60 Adventures in 60 Days: Summer 2017


To say I’ve had a great Summer would be an understatement.  I’m a chronic over-planner, and my family is always up for adventure, so we cram our Summer FULL of fun.  I’ve published two other Summer-fun lists, in 2013 and 2014, and now my children are eight and five years old, so our exploits and abilities are expanding as they grow.


We’ve found some incredible hidden gems this year; check out some of our experiences, and keep them in mind for yourselves!

1. BlueJays game on Canada Day.

2. Canada Day fireworks at Spencer Smith Park.

3. Port Dover beach.

4. Golfing at Lowville Golf Club.

5. Both kids playing baseball with BOMBA.

6. Batting cages at Mainway Sports Centre.

7. Tri Kids triathlon at Appleby College.

8. Blood donor appointments at Canadian Blood Services.

9. Hockey Hall of Fame.

10. $5 movies at Cinestarz Burlington.

11. Hot yoga.

12. Honda Indy in Toronto.

13. 11-year anniversary dinner at DiMario’s Trattoria.

14. Half marathon training, including weekly long runs with my wonderful Michaela.

15. Sunday brunch with girlfriends.

16. Royal Ontario Museum.

17. A week at The Wave hockey camp for my son.

18. A week at Pedalheads bike camp for my daughter.

19. Weekly Monday-night dinners with cousins.

20. Monthly book club meetups.

21. Coffee catchups with friends.

22. Regular massage tuneup appointments.

23. CrossFit Kids Saturday morning sessions.

24. Food truck festival.

25. The Donkey Sanctuary, just outside Guelph.

26. Rainbow loom bracelet-making. (Thanks to family and friends who handed down their rainbow-loom supplies a few years after this trend passed; my kids were too young for it  then, but they both love it now.)

27. Fishing (Robert Edmondson Park and LaSalle Park marina).

28. Having nieces and nephews for sleepovers.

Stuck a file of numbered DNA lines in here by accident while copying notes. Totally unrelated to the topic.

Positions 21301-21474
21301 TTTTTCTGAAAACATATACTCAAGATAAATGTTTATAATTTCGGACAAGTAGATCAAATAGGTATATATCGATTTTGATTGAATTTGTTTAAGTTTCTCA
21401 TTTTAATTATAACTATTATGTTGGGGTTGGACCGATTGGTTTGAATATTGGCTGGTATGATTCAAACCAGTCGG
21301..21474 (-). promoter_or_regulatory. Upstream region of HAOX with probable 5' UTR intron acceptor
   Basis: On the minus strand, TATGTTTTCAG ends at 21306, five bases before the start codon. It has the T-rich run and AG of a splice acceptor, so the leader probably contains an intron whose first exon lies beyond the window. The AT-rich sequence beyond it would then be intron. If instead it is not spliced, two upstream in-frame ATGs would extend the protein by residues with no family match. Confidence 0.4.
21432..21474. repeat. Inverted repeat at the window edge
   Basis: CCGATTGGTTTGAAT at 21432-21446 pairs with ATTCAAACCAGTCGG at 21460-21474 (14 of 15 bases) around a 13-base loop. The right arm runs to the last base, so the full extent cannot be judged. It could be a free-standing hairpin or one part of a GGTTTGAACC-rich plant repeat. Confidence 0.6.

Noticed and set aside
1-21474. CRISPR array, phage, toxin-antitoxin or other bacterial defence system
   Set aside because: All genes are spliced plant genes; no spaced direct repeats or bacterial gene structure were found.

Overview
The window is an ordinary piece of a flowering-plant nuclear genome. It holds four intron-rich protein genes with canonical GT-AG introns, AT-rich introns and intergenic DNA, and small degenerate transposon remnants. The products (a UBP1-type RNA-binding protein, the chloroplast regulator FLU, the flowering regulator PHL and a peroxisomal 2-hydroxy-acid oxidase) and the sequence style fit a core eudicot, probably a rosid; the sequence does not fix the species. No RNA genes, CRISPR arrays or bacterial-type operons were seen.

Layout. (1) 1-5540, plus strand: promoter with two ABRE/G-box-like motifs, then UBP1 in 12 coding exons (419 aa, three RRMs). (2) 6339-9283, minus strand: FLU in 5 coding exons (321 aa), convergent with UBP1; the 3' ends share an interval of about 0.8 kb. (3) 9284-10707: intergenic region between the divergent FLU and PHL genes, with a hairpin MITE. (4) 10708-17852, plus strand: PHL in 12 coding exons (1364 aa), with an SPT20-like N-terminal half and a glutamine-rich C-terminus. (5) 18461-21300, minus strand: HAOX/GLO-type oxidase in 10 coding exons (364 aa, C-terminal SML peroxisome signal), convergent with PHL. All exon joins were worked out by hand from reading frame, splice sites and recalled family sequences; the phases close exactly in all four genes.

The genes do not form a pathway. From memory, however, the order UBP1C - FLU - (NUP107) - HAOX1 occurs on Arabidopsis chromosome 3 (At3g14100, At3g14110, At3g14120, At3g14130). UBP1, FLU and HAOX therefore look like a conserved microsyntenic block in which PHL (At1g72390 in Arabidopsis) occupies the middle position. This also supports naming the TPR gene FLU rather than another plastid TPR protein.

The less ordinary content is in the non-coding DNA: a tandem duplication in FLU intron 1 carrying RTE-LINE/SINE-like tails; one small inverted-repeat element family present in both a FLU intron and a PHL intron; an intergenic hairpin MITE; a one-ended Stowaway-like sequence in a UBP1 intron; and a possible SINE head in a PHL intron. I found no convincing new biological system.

29. Evening beachside walks with friends.

30. 1-on-1 Date Days with our kids: BlueJays games, pony rides, Mountainside Pool, and bowling/laser tag at Splitsville.

31. Dinners on downtown patios.

32. Bi-annual optometrist appointments for the kids.

33. Checking out the newly-renovated Nelson outdoor pool.

34. RBC Canadian Open at Glen Abbey.

35. Trips to Central Library.

36. Ottawa!

37. Helping at Wellington Square’s Friday Night Community dinners.

38. Lemonade stand.

39. Family reunion for my mother-in-law’s family.

40. Touch football league games for my husband.

41. Standup paddleboard yoga at Christie Lake.

42. CrossFit classes.

43. Assumption Sports Camp.

44. Bad Axe throwing with the Burlington Sports & Spine team.

45. Disco Dash 10k race.

46. Toronto Island sprint triathlon for my husband.

47. Fit in the Core outdoor yoga class at City Hall.

48. Burlington Children’s festival.

49. Backyard BBQs and fireside chats with wonderful friends.

50. Writing letters to Samuel, our sponsored child through World Vision. (As an aside, this is one of the BEST things we’ve done; we began sponsoring Samuel in the Spring, and we write to him often.)

51. Dinner and arcade games at QB’s Sports Grill.